NaPoWriMo 11: Double-Duvet Mecca

A pair of washers at a washeteria

Day 11’s prompt was to write a Tanka (five-line stanzas with 5-7-5-7-7 syllables) – so I’ve used the form to bring an autobiographical poem into being.

I had this idea a little while ago: as my partner and I live on a narrowboat, we don’t have a full-size washing machine and either use a little twin-tub (which can be labour-intensive) – or visit a laundrette. On our travels up here to Leeds from Bristol via the inland waterways (see Inland Odyssey posts!), we used various laundrettes  (including my favourite, the ‘Washeteria’ (a delightfully old-school term), which was still pleasingly 1950s/1960s in its layout and appliances, but worked perfectly).

Laundrettes, or Washeterias, can be a really pleasant experience I think – the urban equivalent of gathering at the water’s edge to wash clothes in the river: there’s something connective about it – human, cleansing.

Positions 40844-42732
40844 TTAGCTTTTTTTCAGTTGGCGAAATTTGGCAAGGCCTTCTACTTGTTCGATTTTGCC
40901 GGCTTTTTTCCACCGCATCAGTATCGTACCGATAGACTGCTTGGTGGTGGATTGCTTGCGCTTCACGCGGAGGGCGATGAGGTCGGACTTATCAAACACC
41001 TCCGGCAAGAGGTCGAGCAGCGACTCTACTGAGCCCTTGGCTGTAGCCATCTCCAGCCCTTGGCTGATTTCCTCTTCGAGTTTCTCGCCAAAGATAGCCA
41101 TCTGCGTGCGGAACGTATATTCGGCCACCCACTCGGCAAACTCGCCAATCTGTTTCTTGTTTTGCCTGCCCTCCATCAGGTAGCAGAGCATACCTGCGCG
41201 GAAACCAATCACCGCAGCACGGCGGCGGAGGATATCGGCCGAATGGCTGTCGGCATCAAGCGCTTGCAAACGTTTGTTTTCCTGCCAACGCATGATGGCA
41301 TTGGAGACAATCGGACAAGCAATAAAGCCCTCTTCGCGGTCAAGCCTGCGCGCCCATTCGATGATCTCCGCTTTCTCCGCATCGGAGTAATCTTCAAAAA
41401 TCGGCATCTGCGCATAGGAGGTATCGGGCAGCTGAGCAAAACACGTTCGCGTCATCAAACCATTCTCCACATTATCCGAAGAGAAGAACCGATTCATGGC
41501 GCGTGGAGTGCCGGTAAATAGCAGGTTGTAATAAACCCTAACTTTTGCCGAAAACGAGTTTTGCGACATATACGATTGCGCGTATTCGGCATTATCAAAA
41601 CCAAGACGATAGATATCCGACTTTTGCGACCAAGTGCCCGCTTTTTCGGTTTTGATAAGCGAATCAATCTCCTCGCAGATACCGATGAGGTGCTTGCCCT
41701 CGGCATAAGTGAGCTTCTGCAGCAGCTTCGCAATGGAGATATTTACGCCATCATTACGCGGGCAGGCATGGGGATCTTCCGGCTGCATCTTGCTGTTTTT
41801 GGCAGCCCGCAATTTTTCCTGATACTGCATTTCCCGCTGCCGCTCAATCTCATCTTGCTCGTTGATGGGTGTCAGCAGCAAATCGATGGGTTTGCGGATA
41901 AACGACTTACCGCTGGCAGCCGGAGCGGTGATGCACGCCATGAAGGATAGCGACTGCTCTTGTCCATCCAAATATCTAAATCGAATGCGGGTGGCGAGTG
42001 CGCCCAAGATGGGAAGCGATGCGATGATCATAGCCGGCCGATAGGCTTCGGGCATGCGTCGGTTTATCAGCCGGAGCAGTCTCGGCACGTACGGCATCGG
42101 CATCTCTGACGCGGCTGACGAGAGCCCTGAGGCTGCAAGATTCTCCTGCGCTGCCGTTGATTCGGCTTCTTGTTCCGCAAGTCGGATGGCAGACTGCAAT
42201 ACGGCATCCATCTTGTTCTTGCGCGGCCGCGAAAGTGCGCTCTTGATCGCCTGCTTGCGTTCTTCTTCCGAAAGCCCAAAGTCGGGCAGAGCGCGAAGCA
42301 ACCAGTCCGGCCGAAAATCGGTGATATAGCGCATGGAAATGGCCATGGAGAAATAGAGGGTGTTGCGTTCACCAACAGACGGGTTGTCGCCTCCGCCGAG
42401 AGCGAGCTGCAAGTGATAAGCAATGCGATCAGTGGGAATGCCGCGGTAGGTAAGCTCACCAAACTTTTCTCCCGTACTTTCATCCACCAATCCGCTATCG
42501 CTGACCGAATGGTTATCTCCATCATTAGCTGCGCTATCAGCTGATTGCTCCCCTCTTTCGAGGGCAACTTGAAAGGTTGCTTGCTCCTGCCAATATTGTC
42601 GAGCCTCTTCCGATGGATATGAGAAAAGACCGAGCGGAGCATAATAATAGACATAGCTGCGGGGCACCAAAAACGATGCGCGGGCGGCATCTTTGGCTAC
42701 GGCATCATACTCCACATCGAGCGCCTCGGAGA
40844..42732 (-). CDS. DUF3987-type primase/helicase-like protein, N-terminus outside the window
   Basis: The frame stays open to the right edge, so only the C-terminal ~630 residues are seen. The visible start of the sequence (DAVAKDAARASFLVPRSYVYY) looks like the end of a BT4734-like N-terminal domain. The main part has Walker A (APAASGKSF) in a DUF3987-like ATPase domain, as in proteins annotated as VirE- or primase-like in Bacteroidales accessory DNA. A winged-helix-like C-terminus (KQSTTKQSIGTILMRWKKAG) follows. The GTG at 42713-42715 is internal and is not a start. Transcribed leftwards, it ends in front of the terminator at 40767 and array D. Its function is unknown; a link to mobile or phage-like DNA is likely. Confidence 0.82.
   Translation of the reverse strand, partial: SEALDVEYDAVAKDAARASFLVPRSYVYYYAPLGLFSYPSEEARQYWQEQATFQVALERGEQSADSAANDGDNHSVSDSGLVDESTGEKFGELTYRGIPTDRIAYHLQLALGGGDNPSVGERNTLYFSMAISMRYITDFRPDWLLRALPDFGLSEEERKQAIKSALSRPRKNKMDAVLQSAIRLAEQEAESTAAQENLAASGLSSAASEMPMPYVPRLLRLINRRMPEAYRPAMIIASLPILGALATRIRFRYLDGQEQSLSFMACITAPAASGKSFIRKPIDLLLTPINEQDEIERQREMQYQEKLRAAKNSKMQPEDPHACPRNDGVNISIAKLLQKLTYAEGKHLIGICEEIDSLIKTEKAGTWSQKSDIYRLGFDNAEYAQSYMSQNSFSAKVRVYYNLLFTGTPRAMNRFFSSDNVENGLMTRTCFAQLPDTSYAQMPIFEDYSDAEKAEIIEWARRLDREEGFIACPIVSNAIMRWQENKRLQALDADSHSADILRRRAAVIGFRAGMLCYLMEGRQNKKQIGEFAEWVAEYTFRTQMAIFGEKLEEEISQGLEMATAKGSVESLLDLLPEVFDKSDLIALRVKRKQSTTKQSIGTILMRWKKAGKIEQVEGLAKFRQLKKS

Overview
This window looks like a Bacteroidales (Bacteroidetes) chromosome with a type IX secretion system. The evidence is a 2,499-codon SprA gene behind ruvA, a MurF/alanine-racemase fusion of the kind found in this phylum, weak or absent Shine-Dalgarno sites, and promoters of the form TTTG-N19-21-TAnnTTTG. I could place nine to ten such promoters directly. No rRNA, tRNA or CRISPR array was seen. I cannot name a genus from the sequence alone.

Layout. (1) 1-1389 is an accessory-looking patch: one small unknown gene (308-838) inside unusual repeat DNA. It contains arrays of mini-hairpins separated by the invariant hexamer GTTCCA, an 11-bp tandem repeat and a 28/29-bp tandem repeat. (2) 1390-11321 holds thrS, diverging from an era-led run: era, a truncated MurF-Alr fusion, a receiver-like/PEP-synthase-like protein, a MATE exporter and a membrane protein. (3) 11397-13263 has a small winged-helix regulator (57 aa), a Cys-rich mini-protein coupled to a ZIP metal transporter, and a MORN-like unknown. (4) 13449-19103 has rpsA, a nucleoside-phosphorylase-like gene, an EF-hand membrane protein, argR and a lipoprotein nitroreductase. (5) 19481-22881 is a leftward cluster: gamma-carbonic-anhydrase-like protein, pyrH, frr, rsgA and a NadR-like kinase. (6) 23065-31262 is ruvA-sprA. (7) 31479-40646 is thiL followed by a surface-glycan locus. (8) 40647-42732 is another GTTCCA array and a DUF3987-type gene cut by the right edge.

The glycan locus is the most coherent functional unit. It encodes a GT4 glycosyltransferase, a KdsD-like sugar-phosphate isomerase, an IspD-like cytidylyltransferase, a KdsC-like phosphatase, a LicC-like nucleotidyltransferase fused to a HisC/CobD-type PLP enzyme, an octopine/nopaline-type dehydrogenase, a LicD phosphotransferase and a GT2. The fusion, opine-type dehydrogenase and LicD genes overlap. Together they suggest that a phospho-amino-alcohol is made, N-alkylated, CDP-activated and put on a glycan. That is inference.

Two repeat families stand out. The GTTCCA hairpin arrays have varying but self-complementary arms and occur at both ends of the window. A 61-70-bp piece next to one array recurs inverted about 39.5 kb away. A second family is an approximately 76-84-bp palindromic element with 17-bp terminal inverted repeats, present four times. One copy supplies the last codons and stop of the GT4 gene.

So this poem is about the laundrette (the place and the person) we use in Leeds – and about connecting across difference, in this ‘urban riverside’.

 

Double-Duvet Mecca

or, Paired Socks

 

We fold its cover

together: a courtly dance.

I go to give thanks,

but behind his warm machines

the laundrette prays to Mecca.

 

A service wash bought:

I call you ‘the other one’,

dodging a term. But

he smiles, his warmth bestowing

a Universe of paired socks.

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